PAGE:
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Doctors and nurses put retirement on hold to fight coronavirus: "It's a calling on my heart"

Medical staff pause retirement over pandemic
Doctors, nurses being called out of retirement to fight coronavirus 04:30

Doctors and nurses are being called out of retirement to help fight coronavirus as the number of patients grows in the United States. "It's truly an all-hands-on-deck approach" because of the "finite number" of health care workers, CBS News medical contributor Dr. Tara Narula said. 

There's "really a dwindling supply of health care providers, either because they are quarantined, they're at home taking care of their kids, or many are getting sick," Narula said on "CBS This Morning" Wednesday.

Narula pointed to the number of medical professionals who reportedly got infected with coronavirus abroad. "Over 3,000 health care professionals infected in China. Over 4,000 in Italy. Over 5,000 in Spain," she said. 

"We talk a lot about the supply of masks and ventilators, but those are things that when we decide to, we can ramp up production relatively quickly. It's not so the case with our health care providers. It takes years and years to train doctors and nurses and other health care professionals," Narula said. 

Because of that, tens of thousands of retired and former doctors, nurses and nurse practitioners have volunteered to go back to work. One of them is Michele Pedicone, who left her practice as a respiratory therapist in Seattle two years ago to teach at Upstate Medical University in Syracuse, New York.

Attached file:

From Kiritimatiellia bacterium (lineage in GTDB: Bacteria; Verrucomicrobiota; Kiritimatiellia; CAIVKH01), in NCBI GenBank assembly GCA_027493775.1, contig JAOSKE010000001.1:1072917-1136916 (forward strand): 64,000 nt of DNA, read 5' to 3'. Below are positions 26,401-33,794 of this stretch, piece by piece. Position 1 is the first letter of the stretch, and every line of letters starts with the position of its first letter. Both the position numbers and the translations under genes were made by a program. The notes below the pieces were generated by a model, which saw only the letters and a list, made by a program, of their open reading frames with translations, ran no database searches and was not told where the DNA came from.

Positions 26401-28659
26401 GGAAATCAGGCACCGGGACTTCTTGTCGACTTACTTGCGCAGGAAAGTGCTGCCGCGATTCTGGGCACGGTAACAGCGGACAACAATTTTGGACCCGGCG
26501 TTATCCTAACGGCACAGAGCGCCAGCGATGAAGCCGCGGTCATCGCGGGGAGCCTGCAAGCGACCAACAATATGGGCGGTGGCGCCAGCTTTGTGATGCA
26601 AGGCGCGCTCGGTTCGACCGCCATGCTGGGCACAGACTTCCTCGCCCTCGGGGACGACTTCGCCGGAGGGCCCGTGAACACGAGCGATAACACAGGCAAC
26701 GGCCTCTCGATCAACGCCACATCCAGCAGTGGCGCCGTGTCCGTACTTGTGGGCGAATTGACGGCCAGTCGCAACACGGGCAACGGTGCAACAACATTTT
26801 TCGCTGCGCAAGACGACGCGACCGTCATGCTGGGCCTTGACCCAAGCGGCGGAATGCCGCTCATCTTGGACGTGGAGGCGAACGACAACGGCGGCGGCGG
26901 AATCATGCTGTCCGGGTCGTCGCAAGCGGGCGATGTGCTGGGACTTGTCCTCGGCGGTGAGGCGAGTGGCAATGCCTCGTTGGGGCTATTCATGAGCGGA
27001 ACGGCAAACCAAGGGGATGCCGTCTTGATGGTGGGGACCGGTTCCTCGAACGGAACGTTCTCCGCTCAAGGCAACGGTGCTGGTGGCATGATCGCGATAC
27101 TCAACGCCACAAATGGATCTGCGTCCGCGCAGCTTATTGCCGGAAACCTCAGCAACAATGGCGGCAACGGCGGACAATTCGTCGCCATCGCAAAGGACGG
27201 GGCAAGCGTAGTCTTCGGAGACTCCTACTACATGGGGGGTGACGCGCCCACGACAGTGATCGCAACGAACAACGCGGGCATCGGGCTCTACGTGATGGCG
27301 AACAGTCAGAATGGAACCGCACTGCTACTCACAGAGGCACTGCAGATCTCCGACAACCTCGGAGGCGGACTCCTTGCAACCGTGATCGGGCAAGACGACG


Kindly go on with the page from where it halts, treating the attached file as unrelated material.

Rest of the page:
"It's a calling on my heart," Pedicone told Narula. "I need to help because I believe the systems are going to be overwhelmed."

Pedicone, a single mom, said she discussed going back to work with her son. "He has seen me out in the hospitals most of his life, taking care of other people," she said. "He said, 'I could do it as long as I didn't get sick,' which sounds like a really good deal."

Pedicone admitted she was worried about her safety, but said she thinks that's normal. 

"I think a little apprehension, maybe a little fear and anxiety … can be healthy in this situation," she said. 

She is worried about bringing the virus home to her son but said she recognizes that she could also bring it home by going to the grocery store.

Pedicone's father called her "a hero" for going back to help, she said. Asked how she felt hearing that, she said, "I cried for an hour. And then I moved on."

"Seeing how desperate the patients are and how desperate my colleagues are, there's no way I could just sit home and read their stories, not do something about it," Pedicone said.

Narula said there is concern about some doctors and nurses going back to work because of their ages. 

"We know that about 40% of doctors and nurses are over the age of 55. As we've discussed, the older you are, the more underlying conditions you have, the more at risk you are for having a severe consequence or case of COVID," she said on "CBS This Morning." "That being said, we're trying to figure out where to put these retirees that might be safer. Some people are discussing using them in telehealth capacities now that those rules have changed. They can provide care across state lines. Or in areas where they wouldn't be directly facing patients or dealing with patients."

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